In addition, as a world power in biodiversity, Brazil will also carry its position as an emerging country -which he will share with the majority of the region, even with disparate ideologies and political positions- and will say, as announced by the Minister of Economy, Paulo Guedes, that the territory of his country “It adds 1.7% to the pollution flows while China has 30%, the United States 15% and Europe 15%.”

Argentina will also commit at COP26 to reduce emissions of polluting gases in 2% compared to the previous commitment. “This will mean 27.7% more than that presented in 2016,” said Foreign Minister Santiago Cafiero. The Argentine goal consists of not exceed 352 megatons of carbon dioxide released into the atmosphere by 2030. Until now, the ceiling was at 359 megatons.

Mexico will lead in Glasgow the generalized Latin American position to demand greater financing so that developing countries can meet their goals to curb global warming. The chancellor Marcelo Ebrard He criticized the lack of commitment of the richest nations in providing funds to tackle climate change. In 2015 there were a global pledge to commit $ 100 billion by 2020 to boost economies less dependent on coal. “Access to resources is not proportional, as corresponds to what each country is generating in emissions. It was announced that there would be 100,000 million dollars to help the poorest countries, but of that money, that we know, nothing has been applied, “he said.

“Every four years that we meet, different announcements are made and then We have not seen the resources. The effort is not proportional. In Latin America we have to make a huge effort to accelerate the pace with respect to the change in energy sources, electromobility, reducing methane gas, but our ability to access resources cannot be compared to that of the United States and the European Union. There has to be an effort to access resources, because nowadays it is not like that ”, said the Mexican minister.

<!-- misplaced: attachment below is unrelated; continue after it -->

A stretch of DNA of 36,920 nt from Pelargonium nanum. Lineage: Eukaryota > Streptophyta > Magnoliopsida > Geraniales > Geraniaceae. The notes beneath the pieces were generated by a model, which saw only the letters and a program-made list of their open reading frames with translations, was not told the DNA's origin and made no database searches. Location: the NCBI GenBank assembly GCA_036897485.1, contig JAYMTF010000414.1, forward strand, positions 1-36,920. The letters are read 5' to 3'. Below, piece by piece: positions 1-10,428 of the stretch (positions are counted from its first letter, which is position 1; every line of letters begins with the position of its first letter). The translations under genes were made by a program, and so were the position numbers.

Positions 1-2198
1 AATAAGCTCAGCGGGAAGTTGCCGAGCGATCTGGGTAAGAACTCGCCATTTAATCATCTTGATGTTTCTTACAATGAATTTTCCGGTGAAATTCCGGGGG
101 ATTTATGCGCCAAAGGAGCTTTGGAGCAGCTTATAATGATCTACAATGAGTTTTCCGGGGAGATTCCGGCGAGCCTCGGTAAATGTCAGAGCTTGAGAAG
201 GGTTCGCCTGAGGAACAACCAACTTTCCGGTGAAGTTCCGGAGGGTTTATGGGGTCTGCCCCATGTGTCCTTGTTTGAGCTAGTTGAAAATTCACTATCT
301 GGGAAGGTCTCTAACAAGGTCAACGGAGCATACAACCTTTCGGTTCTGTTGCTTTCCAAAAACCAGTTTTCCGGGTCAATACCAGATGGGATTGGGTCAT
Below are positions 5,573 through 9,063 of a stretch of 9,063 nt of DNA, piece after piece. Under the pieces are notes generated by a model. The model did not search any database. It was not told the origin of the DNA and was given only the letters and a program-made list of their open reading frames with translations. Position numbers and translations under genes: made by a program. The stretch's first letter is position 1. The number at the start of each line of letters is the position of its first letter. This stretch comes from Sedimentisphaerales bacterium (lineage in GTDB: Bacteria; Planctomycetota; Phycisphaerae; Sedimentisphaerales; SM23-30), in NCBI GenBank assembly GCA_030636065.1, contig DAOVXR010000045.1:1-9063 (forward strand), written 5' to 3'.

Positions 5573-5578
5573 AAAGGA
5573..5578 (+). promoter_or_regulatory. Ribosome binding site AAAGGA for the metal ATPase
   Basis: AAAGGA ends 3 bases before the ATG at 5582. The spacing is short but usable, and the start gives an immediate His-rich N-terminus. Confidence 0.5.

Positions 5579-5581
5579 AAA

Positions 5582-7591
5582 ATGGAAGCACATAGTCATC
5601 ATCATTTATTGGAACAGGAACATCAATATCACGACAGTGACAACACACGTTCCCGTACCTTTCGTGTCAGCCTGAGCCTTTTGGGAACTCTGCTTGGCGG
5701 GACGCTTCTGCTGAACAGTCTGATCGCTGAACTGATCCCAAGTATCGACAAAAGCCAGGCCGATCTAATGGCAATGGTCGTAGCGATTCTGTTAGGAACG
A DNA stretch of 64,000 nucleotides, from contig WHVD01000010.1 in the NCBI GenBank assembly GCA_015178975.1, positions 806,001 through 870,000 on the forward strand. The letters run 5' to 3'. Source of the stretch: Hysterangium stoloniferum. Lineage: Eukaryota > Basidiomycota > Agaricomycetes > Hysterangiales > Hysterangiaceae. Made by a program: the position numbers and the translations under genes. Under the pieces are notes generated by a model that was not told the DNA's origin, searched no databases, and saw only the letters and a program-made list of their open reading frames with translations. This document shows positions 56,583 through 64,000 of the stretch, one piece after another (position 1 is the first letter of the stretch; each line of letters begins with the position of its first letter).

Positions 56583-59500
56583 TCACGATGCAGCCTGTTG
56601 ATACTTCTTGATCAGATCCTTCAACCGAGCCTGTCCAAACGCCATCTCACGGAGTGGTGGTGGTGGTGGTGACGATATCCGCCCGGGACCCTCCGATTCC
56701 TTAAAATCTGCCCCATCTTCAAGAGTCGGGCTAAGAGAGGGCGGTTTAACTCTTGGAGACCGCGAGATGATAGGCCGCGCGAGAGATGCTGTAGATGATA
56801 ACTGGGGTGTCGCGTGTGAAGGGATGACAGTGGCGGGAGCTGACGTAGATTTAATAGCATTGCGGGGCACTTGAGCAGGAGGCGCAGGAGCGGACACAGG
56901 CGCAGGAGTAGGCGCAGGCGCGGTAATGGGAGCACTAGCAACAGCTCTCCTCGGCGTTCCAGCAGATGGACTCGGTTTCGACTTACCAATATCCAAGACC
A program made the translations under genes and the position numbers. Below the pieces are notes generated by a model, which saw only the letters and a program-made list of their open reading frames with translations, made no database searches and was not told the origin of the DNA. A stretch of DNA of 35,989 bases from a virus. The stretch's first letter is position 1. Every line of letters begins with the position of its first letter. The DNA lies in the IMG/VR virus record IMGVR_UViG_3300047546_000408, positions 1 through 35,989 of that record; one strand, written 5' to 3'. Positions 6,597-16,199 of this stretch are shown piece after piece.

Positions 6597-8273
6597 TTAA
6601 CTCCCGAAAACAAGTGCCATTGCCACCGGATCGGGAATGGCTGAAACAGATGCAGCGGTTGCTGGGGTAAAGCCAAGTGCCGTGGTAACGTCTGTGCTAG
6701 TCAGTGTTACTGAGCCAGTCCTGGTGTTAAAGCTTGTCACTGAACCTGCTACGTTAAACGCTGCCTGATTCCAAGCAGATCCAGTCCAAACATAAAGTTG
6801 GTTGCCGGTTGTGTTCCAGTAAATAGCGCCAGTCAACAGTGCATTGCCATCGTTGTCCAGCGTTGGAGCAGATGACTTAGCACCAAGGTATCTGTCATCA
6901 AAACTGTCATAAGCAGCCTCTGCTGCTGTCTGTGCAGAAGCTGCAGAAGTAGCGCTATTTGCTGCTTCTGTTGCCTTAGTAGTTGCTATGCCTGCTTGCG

Mexico is one of the countries most vulnerable to climate change due to its geographical position. In Veracruz, for example, it is estimated that between 93% and 97% of its jungles and forests were lost, and this left that region very vulnerable to extreme weather events, as happened this year with the hurricane season. And in the north of the country the droughts are becoming more aggressive. This year, a good part of the corn crops were lost, a fundamental food in the diet of Mexicans.

Floods in Iztapalapa, Mexico.  In the Allepetlalli neighborhood, the water rose about a meter and a half.  The poorest neighborhoods are increasingly exposed to the effects of climate change (DANIEL AUGUSTO /CUARTOSCURO.COM)
Floods in Iztapalapa, Mexico. In the Allepetlalli neighborhood, the water rose about a meter and a half. The poorest neighborhoods are increasingly exposed to the effects of climate change (DANIEL AUGUSTO /CUARTOSCURO.COM)

“Mexico’s commitment to the Paris Agreement is made up of mitigation goals for 2030 of reduce greenhouse gas emissions by 22% and black carbon use by 51%. If we receive financial support, technology transfers and cooperation in capacity development from the international community, those percentages could be 36% and 70% respectively”, Specified the government secretary for the environment. Mexican environmentalists disagree. “Mexico is not a low-income economy, we are the 13th greenhouse gas emitter in the world. Without adequate climate change policies We will be in 2030 with emissions that may be higher than those of the United Kingdom or Germany or similar to those of Japan”, He warned Jorge Villarreal, Policy Director for the Mexico Climate Initiative (ICM).